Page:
Richard P. Mills, the commissioner of education in Vermont, recommended that a single goal--or only a few goals--be set to focus the public’s attention clearly on the task of educational improvement.
“People remember Kennedy’s challenge to go to the moon, but no one remembers Wilson’s 14 Points,” Mr. Mills said. “The goals should provide a vision of the future that guides the public.”
In echoing Mr. Mills’s idea, Ruth Randall, Minnesota’s school chief, argued that one broad mission statement should be established, but that several subgoals should then be set.
Ms. Randall suggested that the broad goal be “that America becomes pre-eminent in academic learning for all learners by the year 2000.”
She defined “pre-eminent” as being first in international comparisons and “all learners” as every child and youth and every adult who is not already functionally literate.
Mr. Ambach warned that the goals not encourage competition among the states. “If goal-setting is really for the purpose of driving reform,’' he said, “then let’s make sure the goals help states pull together, rather than becoming a way to divide.”
‘Educational Dow Jones’
Mr. Honig proposed that an “educational Dow Jones Index” be created. The index, which would establish a system of weighted measures of progress in different areas of assessment and for different groups of students, would result in an overall indicator of a state’s or school’s performance.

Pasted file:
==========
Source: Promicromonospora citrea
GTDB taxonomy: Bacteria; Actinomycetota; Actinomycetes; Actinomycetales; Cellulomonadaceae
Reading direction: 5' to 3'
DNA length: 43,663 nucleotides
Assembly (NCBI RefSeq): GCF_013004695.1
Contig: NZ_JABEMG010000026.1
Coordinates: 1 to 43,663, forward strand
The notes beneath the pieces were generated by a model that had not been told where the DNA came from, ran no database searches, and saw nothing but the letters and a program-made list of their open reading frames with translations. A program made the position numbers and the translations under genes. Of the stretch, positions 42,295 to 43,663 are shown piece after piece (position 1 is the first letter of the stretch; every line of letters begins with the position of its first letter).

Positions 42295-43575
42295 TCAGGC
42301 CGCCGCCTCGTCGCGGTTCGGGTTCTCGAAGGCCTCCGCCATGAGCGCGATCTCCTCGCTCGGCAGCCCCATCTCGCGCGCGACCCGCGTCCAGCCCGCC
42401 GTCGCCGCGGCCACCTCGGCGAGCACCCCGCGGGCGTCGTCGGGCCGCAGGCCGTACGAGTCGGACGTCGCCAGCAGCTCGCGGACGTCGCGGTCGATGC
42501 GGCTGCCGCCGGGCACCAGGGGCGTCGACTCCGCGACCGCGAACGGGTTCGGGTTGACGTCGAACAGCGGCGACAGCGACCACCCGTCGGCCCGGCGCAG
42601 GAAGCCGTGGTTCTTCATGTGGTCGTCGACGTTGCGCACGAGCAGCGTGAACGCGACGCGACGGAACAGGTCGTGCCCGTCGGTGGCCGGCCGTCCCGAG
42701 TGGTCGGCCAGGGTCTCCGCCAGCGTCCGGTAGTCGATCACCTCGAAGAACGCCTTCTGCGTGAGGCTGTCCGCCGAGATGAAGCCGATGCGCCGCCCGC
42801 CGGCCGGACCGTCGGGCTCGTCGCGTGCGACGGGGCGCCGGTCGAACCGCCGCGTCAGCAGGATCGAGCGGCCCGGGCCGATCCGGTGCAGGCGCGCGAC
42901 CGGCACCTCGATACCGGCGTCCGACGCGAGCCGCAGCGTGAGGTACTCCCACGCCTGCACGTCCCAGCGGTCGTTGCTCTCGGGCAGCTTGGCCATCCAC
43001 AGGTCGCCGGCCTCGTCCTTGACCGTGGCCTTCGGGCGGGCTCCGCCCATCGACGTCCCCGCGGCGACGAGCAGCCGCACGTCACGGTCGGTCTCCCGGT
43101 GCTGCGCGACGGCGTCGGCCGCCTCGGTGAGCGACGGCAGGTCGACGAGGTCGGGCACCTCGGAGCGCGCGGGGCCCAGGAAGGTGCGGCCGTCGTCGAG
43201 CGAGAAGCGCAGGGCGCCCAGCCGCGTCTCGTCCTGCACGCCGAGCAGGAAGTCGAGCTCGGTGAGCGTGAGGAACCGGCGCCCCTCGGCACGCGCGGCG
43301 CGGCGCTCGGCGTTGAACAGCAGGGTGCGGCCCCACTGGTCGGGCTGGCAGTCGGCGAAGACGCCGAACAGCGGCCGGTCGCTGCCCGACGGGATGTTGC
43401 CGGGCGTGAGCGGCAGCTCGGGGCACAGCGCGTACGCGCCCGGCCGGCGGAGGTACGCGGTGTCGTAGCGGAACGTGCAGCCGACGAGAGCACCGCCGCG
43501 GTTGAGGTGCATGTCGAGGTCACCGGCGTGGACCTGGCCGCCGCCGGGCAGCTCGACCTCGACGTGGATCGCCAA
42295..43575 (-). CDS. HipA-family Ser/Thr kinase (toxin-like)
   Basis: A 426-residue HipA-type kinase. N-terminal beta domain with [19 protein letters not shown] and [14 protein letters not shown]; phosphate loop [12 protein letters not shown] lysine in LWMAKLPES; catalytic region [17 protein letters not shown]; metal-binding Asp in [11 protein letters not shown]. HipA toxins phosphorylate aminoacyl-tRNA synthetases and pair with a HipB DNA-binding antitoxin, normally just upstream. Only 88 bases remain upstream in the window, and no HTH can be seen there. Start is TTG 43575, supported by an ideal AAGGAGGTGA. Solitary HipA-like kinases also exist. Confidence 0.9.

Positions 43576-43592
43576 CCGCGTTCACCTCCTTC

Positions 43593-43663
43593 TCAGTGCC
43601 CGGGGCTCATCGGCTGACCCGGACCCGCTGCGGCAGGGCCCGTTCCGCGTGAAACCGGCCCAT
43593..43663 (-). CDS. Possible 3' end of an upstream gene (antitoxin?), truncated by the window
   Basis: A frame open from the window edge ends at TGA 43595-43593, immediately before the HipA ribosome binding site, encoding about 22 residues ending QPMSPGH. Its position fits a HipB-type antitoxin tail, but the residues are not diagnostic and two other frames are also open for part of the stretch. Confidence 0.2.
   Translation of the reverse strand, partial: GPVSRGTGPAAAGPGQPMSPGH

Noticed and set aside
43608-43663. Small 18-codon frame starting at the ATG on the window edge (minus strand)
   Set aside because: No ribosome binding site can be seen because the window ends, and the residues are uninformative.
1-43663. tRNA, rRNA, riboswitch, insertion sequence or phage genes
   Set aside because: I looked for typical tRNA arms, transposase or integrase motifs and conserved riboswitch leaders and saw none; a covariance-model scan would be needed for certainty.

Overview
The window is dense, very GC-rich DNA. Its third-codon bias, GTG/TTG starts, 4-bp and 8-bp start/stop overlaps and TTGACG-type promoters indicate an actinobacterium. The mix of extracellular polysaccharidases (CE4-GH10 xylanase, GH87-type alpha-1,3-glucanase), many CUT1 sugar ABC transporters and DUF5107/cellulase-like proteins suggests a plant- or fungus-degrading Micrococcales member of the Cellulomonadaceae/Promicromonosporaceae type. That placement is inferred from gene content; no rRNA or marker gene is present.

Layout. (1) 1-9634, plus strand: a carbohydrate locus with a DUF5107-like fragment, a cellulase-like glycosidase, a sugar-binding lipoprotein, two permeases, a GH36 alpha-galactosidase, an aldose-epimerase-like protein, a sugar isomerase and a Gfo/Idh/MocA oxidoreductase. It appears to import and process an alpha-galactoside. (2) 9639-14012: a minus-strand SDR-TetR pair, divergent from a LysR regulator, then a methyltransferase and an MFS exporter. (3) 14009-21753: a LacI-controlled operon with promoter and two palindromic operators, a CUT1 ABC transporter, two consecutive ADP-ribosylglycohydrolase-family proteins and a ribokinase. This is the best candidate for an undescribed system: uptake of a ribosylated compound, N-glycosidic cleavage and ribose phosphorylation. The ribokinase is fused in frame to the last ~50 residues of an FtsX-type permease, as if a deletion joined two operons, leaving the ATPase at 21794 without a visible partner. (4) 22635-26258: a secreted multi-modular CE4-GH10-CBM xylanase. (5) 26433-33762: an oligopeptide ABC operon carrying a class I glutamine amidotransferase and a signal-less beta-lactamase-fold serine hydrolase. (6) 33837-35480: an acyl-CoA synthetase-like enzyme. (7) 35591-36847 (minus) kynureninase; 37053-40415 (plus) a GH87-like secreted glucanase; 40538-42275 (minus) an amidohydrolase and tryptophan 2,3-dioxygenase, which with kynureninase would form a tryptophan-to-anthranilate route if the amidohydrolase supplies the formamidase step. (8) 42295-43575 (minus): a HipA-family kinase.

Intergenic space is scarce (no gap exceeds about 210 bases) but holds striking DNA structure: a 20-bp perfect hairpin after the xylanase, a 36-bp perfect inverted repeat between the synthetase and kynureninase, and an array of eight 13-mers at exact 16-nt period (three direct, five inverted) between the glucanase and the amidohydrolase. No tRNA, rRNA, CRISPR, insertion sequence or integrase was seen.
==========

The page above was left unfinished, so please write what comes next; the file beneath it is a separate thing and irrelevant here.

He argued that the goals should be set in such a way as to make it possible to gear them down to the state and local levels, “so that a school will know exactly how many students it needs to raise above a certain reading level in order to do its part in meeting the goal.”
But Mr. Mills objected to such a number-driven approach, saying that it would force schools to focus on “meeting the numbers” rather than on long-term improvement.
“I think we are in love with numbers, and that is the wrong end to grab,” Mr. Mills said.
Mr. Honig and Mr. Mills will work with William Lepley of Iowa, Betty Castor of Florida, Donald Bemis of Michigan, James Moss of Utah, and Gerald Tirozzi of Connecticut to draft the council’s statement.
Although the chiefs disagreed on how much attention should be focused on meeting specific goals, almost everyone at the conference agreed that the U.S. Education Department’s annual “wall chart” should not used to measure state achievement.